Tuesday, January 29, 2013

Celestial Navigation ...

This evening I'm finishing up another art project ... this time an international postcard swap I read about at Artists in Blogland. It seemed like a nice quick little swap, and a good exercise between some larger projects I'm working on.

As well as the three people in the swap I'm sending to, I've also done as the instructions suggestions, I've sent one off to FEATURING Magazine for possible inclusion in an article on mail art, so who knows .. maybe it'll surface again.

For those who know my work, the celestial theme will be familiar, as will the colour scheme. I'm tempted to tell you way too much about all the bits and pieces that went into its creation, but I'll keep this post short and  not get carried away ... let's just say mixed media and leave it at that, shall we?

Saturday, January 26, 2013

A rose by any other name ...

Today I finished another project I've been working on, helping a friend who is creating some theatrical costumes. She's divided the project up into bits and solicited help from a large group of friends and colleagues, so I've only a rough idea how the bit I've done will fit into the final costumes. My mission was to needle-felt a pair of twining roses onto a linen panel which (theoretically) will become part of an apron over a long folk-art style skirt.

This is the first time I've actually tried to accomplish something with needle-felting and it turned out to be easier than I thought. I think needle felting is one of those activities where you learn the basics in minutes: Step 1: stab felting needle into wool rovings. Step 2: don't stab yourself*. Step 3 to infinity: repeat steps 1 and 2 till the wool is felted into a shape you like. Learning how to manipulate the rovings and where and what angle to do your stabbing is where the mastery comes in. (* Really - don't stab yourself! Those felting needles are *wickedly* sharp. I have proof, but didn't think that would be a picture worth sharing).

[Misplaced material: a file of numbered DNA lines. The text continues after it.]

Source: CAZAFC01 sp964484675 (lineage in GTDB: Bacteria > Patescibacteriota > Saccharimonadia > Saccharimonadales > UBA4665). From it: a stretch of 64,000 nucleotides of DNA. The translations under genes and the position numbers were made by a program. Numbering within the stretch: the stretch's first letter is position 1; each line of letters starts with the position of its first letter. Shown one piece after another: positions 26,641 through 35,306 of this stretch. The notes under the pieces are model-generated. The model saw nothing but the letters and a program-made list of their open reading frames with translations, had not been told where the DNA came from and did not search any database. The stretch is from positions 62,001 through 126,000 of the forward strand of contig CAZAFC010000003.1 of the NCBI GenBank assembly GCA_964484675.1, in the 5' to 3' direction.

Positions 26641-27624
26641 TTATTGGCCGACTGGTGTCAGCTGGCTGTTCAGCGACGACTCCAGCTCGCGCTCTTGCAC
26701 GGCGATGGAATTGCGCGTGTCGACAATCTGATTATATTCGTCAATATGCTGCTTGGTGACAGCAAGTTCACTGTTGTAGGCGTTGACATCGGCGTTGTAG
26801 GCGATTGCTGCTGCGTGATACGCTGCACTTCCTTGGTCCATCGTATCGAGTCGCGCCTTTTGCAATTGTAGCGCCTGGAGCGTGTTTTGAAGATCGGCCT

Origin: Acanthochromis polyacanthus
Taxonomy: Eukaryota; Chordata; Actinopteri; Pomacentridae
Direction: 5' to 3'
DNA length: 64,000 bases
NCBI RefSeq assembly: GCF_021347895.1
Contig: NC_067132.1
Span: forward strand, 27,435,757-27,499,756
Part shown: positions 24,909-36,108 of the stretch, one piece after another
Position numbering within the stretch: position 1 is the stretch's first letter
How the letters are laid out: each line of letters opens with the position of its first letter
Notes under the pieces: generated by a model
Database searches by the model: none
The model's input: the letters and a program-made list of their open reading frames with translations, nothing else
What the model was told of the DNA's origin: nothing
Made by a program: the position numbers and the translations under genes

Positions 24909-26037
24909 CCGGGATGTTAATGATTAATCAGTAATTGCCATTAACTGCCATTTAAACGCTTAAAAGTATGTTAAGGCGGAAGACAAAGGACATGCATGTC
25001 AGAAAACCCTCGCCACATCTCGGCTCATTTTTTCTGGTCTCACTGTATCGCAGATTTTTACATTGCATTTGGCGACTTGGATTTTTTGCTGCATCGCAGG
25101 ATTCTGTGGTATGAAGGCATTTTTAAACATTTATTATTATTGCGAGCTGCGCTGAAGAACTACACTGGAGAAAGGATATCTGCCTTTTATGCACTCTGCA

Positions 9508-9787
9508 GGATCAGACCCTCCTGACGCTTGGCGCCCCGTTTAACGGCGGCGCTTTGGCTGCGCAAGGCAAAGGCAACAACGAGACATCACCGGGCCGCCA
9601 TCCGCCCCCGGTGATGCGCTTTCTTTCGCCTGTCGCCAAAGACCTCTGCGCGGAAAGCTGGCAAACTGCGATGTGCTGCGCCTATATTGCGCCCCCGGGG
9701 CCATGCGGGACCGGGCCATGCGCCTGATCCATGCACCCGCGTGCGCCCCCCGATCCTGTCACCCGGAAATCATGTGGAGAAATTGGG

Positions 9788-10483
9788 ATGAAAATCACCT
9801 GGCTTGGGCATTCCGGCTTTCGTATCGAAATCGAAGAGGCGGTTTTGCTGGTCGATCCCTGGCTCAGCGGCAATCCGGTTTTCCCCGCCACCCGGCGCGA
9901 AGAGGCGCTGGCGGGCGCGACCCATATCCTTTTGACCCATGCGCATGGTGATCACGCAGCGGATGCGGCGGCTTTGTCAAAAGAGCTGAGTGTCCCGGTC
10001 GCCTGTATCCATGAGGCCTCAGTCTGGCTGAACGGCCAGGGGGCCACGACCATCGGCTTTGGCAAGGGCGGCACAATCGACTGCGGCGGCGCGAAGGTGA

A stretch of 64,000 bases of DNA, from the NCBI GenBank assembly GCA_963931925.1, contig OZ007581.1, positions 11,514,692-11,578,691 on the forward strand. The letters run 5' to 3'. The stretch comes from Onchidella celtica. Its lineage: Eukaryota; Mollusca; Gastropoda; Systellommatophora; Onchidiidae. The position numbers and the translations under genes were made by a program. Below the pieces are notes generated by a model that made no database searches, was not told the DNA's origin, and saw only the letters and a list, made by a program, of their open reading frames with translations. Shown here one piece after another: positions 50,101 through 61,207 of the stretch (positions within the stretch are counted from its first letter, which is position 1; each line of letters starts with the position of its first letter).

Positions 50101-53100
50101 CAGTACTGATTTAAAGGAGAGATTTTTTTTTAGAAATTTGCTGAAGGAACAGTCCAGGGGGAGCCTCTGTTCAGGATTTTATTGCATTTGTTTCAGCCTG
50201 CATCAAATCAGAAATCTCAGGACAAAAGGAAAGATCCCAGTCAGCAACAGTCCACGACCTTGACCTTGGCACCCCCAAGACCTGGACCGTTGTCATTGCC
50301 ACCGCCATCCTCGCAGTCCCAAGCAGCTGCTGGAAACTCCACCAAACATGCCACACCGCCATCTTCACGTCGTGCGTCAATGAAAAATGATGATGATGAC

For this project I was pleasantly surprised to find that wool yarn can be basted onto a linen background with only a few minimal stabs, essentially drawing on the fabric with yarn. I mixed the yarn colours together for some variety. Once the lines were drawn, a little persistent stabbing has them felted down in practically no time at all. Well, okay, a little time, but not nearly as long as you'd think.

I made a happy discovery while attaching the felted leaves. I was stabbing along the leaf center line and - hey presto! - the edges folded up in a very leaflike way, which gave me a clue about how to make roses. My instincts told me to "build" a rose from the outside to the center using separate circular petals to get a more realistic look, and it worked out well I think. I had an "uh-oh what next" moment as I neared the center, then realized that by pinching one quarter of the innermost and smallest felted circle I could create a bud with the rest of the circle forming a petal around it.